It must be difficult
to make a disc on such a famous and
intensively recorded organ as that at
Norden, and say anything new, even despite
the organ's superlative quality. But
this is a really excellent CD by the
husband and wife team now responsible
for Arp Schnitger's masterpiece and
itís one which I can very highly recommend.
Norden is Schnitger's
second largest surviving instrument
after the Jacobikirche in Hamburg. It
gained instant fame after Jurgen Ahrend
restored it in 1985 and has been featured
in countless recordings since. Part
of its fame is due to its unique position
in the church on the south side of the
chancel, its one pedal tower to the
right of the player, its distantly enchanting
Oberpositiv also unique. The nucleus
of the surviving instrument is by Schnitger
dating from 1692 and incorporating stops
from an earlier instrument by Edo Evers.
Now, all the reeds and the majority
of the compound stops are by Ahrend
and his characteristic perfection is
very evident. That Ahrend has left his
stamp on all the organs he has restored
must be acknowledged; I don't believe
Schnitger's reeds ever spoke as promptly
and perfectly as Ahrend's. But in a
sense it doesn't matter a jot, Jurgen
Ahrend is the most talented organ builder
of his generation, and every bit as
great an artist as was Arp Schnitger.
Whatever, the famed Norden instrument
here justifies every crumb of its reputation.
It sounds, as ever, breathtakingly beautiful.
and Thiemo Janssen are both former students
of Harald Vogel and Wolfgang Zerer.
Here they present an attractive and
imaginative programme, and present it
with love and great musicality. Neither
player is afraid to bend the pulse to
an expressive end, and both play with
a very highly sophisticated vocabulary
of articulation. For me the highlight
is Janssen's performance of Scheidt's
Echo ad manuale duplex, initially contrasting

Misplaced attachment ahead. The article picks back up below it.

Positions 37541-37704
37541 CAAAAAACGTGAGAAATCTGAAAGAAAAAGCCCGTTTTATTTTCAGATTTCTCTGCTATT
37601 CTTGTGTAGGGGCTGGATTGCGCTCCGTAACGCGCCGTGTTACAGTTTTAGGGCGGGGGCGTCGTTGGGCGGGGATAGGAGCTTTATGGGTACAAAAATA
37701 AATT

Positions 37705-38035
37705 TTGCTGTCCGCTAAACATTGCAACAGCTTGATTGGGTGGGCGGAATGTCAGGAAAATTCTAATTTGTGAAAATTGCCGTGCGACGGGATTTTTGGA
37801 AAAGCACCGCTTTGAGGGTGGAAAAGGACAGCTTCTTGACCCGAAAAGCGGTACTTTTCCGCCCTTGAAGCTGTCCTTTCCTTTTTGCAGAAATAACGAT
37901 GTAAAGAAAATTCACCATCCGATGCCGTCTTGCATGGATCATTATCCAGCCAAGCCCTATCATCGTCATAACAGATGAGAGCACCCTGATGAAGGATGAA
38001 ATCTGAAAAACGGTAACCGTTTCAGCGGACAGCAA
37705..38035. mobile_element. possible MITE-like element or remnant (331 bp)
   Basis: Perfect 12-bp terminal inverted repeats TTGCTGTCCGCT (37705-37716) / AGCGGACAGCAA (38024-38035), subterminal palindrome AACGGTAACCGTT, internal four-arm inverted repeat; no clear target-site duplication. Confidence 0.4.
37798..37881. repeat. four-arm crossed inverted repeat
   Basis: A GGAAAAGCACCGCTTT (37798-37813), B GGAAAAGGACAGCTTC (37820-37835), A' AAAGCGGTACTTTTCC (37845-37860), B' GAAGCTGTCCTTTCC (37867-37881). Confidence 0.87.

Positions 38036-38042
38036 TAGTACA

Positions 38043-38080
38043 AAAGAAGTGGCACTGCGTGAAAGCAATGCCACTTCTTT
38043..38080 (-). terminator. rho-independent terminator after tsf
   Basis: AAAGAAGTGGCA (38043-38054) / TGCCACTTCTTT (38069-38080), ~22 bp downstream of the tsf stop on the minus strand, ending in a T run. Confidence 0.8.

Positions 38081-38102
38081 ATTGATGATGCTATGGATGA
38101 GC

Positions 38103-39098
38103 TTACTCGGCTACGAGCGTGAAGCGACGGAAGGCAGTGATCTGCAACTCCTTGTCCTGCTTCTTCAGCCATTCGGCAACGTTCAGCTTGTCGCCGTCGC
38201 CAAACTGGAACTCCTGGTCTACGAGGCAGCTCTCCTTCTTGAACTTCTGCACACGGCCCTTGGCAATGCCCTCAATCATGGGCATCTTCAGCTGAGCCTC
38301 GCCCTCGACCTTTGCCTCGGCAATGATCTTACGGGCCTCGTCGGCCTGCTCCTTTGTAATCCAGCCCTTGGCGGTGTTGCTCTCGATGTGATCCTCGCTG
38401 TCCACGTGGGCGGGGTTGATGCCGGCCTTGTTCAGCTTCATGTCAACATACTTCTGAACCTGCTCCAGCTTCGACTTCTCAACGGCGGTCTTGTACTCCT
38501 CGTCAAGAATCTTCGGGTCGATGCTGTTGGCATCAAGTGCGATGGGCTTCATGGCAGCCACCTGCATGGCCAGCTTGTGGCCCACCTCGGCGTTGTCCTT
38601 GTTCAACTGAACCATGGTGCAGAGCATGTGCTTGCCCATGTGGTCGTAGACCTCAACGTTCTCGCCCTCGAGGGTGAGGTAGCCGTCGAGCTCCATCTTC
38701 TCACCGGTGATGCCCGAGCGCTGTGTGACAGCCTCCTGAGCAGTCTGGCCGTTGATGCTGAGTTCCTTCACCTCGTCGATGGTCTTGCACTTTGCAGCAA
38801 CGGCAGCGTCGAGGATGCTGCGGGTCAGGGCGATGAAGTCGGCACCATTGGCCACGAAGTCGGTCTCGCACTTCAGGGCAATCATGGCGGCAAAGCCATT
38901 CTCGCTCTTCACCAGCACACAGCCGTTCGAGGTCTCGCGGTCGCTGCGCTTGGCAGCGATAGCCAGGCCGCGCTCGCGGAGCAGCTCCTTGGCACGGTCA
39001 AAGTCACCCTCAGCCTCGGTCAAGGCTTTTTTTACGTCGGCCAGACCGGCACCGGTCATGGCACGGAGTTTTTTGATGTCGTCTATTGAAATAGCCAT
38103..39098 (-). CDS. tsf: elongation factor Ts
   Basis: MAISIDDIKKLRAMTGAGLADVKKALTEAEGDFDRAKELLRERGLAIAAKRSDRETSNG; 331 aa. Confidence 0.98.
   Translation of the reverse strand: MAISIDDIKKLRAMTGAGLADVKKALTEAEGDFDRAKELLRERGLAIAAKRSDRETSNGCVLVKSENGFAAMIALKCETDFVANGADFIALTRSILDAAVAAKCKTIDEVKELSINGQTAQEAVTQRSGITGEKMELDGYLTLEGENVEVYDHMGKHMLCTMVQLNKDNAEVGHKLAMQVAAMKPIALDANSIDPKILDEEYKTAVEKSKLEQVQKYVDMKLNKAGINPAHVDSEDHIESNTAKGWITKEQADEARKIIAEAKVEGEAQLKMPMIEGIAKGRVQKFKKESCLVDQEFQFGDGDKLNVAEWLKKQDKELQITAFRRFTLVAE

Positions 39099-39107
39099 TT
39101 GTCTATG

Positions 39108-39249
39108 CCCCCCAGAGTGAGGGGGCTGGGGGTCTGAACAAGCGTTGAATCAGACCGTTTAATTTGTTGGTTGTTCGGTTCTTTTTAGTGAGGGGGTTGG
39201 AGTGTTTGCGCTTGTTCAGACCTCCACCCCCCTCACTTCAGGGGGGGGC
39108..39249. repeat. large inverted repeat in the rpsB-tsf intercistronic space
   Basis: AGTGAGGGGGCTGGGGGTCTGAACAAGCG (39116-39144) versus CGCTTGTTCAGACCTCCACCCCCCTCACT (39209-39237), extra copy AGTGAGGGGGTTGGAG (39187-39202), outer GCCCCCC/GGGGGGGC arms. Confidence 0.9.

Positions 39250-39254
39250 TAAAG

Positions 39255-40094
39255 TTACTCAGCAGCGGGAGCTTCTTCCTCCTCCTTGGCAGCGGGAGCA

the plena of Hauptwerk and Oberpositiv
and ending with the Ruckpostiv Principal
8' against the 8' flutes of Hauptwerk
and Oberpositiv, a feast for the ear!
Elsewhere Janssen proves his versatility
with a gorgeously flexible chunk of
Correa. I find the Buxtehude Toccata
too bitty for me, too many registration
changes, fugues with 8' pedal, very
much in the Vogel mold, but as I have
commented many times, Vogelís approach
is for me too personal to be so constantly
imitated. Luchterhandt also plays with
great control and expressiveness. Her
massive approach to the Weckmann is
spot-on and contrasts well with her
delicate and poised Buxtehude Canzona.
I question the concept of playing BWV
540 in Norden, the temperament (modified
meantone) may "add spice to the work"
to quote the performer, but for me it
is too much, despite the beautifully
paced performance. In addition an 8'
chorus without the 16 pedal reed doesn't
seem ideal for Bach's more monumental
sound-world. Schlick's ten voice verse,
'Ascendo ad patrem meum' is divided
between the players.
This is fabulous music
played on one of Europe's greatest organs
with panache and flair. Presentation
is first rate. Congratulations to MDG
on a gorgeous release.